Amanda Goldblatt

“There are times I find myself unable to write: not a block but a stasis. I need to be shook and shunted away from general predictability. Sometimes it works to have a slight ringing in my ears. The first noise show I went to might’ve been Justice Yeldham circa 2002. I was helping with sound as a work-study gig. That night the Australian musician held a pane of glass up to his mouth and blew aggressive raspberries. A contact mic on the glass picked it all up, broadcasting burred vibrations and body noises. The sounds were new information. Later he broke the glass and, lip cut, smeared blood across the instrument. It was dangerous and funny and thrillingly weird. That new information, for a moment, reorganized my relationship to language, opened me up. In experimental music there is an engagement somewhere between intuitive and intellectual, or maybe it is both impulses sparking against one another. Since then it’s been a parade of shows in basements and art spaces, storefront galleries, houses of worship, a warehouse set on cliffs above the Mississippi. I often write during performances, a notepad on my knee or in the Notes app with my phone’s brightness turned way down. I’ve written the better part of stories, even whole novel scenes. With each word I am writing through the rare climate of the room, sharper and more exact than the best day at my desk.”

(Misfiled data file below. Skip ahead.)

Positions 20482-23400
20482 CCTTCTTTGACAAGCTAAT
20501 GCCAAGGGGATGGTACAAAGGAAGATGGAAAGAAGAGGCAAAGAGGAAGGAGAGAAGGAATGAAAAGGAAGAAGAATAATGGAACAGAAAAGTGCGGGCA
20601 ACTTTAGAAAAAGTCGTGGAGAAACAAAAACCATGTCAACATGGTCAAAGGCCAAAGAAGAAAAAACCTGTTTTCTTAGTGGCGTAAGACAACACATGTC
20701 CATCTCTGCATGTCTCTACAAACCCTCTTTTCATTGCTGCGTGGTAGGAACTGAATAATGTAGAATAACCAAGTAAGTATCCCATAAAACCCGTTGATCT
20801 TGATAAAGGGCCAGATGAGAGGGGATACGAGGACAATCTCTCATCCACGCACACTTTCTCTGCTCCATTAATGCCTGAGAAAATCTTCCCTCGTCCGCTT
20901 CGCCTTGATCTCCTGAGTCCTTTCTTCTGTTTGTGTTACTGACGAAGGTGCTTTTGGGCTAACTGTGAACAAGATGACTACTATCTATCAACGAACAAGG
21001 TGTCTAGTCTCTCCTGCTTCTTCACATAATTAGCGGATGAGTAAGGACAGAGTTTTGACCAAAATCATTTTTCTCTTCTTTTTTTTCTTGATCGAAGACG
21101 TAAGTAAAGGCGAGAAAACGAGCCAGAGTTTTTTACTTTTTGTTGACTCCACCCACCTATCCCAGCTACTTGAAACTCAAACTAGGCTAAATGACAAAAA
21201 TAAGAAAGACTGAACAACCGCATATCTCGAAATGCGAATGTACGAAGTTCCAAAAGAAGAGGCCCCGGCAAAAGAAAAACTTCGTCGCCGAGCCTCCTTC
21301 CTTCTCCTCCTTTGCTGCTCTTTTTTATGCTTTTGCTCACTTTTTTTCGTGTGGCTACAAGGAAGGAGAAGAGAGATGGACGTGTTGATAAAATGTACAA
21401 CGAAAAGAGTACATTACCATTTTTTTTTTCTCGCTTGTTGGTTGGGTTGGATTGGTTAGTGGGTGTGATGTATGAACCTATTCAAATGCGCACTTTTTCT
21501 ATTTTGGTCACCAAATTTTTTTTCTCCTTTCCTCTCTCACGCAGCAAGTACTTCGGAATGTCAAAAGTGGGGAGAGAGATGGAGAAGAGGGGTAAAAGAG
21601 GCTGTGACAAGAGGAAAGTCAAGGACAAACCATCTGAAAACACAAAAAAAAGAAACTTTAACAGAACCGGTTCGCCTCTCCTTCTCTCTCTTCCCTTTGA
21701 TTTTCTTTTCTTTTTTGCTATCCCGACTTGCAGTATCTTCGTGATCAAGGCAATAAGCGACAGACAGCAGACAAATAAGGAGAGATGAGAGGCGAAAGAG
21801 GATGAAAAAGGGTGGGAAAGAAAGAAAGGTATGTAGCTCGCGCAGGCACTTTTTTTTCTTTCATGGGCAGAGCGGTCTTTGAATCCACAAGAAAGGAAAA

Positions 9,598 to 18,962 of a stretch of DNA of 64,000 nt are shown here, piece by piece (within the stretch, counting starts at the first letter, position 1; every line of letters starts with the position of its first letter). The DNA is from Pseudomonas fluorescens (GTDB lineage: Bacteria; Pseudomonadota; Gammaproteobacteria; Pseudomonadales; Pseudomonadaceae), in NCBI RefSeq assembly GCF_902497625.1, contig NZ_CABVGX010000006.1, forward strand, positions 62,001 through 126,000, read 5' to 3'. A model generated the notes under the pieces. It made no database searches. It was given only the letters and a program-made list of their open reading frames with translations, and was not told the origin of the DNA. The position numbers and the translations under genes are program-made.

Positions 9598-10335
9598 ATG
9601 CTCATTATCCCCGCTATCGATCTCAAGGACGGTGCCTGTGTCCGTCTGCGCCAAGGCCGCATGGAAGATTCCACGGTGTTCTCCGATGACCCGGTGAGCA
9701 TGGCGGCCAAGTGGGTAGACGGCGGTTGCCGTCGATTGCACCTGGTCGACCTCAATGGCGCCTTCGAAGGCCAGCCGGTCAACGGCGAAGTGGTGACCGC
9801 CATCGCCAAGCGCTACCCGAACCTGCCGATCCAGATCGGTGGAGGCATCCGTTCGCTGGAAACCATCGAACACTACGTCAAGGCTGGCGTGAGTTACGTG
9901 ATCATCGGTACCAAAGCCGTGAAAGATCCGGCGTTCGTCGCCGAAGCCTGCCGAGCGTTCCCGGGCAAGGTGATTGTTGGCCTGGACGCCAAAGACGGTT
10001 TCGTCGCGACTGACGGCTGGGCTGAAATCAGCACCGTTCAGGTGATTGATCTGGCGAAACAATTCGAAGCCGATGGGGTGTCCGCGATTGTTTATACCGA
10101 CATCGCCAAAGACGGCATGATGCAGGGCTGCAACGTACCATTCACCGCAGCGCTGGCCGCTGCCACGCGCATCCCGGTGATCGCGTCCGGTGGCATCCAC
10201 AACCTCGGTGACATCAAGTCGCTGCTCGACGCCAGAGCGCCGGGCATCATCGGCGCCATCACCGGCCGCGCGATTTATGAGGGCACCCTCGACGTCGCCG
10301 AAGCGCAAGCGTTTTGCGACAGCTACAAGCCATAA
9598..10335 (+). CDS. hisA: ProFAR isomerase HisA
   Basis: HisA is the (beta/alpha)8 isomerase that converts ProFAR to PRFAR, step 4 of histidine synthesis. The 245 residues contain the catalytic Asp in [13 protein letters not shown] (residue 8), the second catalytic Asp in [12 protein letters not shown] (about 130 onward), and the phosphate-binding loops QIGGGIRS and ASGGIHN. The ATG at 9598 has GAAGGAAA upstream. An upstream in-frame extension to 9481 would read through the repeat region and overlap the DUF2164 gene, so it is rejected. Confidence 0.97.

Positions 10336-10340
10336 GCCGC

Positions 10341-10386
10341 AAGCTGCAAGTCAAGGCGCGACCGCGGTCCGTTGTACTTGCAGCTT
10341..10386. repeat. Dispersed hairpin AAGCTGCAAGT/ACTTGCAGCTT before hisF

—Amanda Goldblatt, author of Hard Mouth (Counterpoint Press, 2019)

Writer Photo: 
Writer Photo Credit: 
Jordan Hicks
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  • September 26, 2019